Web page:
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Spatial Data Analysis and Tool

Sustainability Issue 2
Potential Users: Urban Design Professionals

When to use: Stage Two of Urban Design Decision-Making Process

Related Tools: Bibliographic Review;
Case Studies: Generation of Land Use Diversity; Diversity and the Decision-Making Process; Generating Economic and Social Diversity Guidance, Land and Economic Use Survey and Impact Tools, Space Syntax Analysis: The Relationship Between Street Layout and Residential Property Value; Space Syntax Analysis: The Value and Formation of Urban Centres; Understanding Business and Resident Values
For more information, contact Graeme Evans

This analytical tool has been developed in order to interrogate and explain economic and land use clusters and associated social and quality of life impacts. Decoding urban diversity explains the approach and underlying methodologies, and presents their application in practice, based on the Clerkenwell survey.

Generating the Tool

Since we have been testing how far diversity/density is sustainable in practice we needed to define areas at various scales, and in terms of the social (amenity, leisure), economic (employment, services) and environmental (public space, accessibility, land-use) mix. In the absence of detailed design guidance, planning classification - or ways of measuring and monitoring urban carrying capacity - detailed analysis was undertaken to map the case study areas using GIS. This included land-use data in 2D plan and 3D (vertical uses), economic/industry classification, recorded crime (street, vehicle and burglary, 24 hour crime clock), and commercial and community facility data.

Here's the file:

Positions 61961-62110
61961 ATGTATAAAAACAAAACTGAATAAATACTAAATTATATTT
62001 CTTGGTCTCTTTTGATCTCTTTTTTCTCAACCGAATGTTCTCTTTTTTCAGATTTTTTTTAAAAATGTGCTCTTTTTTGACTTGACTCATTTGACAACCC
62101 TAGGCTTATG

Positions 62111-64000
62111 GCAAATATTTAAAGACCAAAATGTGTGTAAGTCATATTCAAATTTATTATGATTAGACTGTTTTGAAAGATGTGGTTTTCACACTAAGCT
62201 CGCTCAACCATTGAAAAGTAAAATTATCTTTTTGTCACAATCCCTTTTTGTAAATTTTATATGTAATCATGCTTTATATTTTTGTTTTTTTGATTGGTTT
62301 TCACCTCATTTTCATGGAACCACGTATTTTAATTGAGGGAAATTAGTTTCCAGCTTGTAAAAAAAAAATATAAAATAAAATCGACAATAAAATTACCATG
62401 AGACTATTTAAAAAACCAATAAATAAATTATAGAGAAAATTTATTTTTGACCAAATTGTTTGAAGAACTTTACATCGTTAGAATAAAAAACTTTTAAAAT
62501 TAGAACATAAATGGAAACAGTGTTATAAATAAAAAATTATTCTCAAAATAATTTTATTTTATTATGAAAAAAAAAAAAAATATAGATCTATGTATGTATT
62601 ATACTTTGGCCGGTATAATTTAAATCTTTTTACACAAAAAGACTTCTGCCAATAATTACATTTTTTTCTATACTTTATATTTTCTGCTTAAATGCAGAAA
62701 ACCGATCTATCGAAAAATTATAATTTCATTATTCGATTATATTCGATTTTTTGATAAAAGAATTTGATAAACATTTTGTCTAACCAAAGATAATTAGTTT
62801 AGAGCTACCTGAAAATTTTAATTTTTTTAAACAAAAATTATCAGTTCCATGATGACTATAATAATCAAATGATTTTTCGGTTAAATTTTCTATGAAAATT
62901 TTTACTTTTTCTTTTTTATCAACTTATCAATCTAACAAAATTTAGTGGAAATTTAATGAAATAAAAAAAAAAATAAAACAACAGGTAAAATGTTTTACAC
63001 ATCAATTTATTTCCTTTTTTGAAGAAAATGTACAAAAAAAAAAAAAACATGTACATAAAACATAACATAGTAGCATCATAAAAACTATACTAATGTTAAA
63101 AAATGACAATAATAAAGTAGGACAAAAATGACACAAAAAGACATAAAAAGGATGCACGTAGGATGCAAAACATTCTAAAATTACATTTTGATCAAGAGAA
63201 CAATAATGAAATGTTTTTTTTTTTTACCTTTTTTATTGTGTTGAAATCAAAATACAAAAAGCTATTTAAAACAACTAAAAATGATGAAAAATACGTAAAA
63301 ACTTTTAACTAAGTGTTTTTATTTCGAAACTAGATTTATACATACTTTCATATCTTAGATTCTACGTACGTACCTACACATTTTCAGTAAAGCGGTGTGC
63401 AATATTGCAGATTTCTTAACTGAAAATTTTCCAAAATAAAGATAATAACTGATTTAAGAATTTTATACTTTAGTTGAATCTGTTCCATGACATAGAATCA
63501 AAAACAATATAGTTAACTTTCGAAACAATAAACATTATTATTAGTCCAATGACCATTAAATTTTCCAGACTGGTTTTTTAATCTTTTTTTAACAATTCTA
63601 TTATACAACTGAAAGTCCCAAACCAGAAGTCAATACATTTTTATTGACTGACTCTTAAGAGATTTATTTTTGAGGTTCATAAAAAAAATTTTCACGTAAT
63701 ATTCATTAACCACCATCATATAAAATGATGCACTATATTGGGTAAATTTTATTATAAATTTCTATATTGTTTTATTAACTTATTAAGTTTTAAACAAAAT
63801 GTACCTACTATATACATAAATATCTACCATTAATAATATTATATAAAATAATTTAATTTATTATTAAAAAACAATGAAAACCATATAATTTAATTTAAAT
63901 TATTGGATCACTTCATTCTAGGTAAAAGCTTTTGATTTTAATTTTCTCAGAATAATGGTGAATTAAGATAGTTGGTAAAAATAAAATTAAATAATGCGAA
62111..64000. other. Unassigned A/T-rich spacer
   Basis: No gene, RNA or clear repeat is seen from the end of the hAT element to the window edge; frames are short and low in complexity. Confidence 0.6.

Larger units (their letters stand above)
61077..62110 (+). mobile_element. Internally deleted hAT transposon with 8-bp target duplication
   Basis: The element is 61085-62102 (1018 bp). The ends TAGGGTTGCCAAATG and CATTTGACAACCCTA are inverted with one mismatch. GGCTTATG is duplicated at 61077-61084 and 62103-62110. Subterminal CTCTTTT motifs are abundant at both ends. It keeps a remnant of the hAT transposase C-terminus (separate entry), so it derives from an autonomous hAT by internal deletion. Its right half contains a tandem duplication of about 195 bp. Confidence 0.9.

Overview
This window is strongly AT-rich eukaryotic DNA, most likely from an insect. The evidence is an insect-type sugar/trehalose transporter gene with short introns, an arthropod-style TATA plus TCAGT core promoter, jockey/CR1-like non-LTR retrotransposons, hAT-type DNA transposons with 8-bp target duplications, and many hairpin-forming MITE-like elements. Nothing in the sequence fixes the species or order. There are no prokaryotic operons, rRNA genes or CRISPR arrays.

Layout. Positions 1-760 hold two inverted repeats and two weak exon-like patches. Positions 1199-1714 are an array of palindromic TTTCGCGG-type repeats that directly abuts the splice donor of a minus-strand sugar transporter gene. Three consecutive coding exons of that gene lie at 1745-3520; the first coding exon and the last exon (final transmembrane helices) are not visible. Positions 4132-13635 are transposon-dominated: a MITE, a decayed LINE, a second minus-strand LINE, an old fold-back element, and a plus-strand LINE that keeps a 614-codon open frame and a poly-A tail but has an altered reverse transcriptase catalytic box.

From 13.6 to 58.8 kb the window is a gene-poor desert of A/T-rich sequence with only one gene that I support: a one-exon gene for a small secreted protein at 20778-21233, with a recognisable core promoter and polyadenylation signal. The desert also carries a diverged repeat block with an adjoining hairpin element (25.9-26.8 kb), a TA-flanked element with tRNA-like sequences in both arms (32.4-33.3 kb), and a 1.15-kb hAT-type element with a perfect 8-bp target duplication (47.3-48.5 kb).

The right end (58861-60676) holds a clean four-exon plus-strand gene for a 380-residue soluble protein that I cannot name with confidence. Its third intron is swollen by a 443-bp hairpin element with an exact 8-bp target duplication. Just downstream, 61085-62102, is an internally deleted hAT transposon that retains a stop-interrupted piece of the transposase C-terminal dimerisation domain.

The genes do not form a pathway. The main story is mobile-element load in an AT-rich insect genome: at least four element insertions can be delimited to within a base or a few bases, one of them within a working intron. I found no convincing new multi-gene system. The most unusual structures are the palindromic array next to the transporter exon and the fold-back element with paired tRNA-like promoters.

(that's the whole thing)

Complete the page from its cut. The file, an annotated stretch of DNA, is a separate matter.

Space Syntax analysis was also undertaken of the street and pedestrian routes (axial maps), with on-street surveys undertaken of pedestrian movement in Clerkenwell (and Sheffield). Primary survey data (household, business, pedestrian) were also mapped in both city locations. Synthesis of this data produced correlations between various diversity and sustainability factors, such as evening economy (clubs/bars/restaurants) and street/vehicle crime; mixed-use and burglary; economic clusters and premises; and the degree and types of mix by small area, and the quality of life issues expressed by residents (see Case Studies).

ToolsHouseDecoding urban diversity in a mixed-use neighbourhood [pdf document, 1906kb] presents the tool development and application in depth, as applied in the Clerkenwell case study area.



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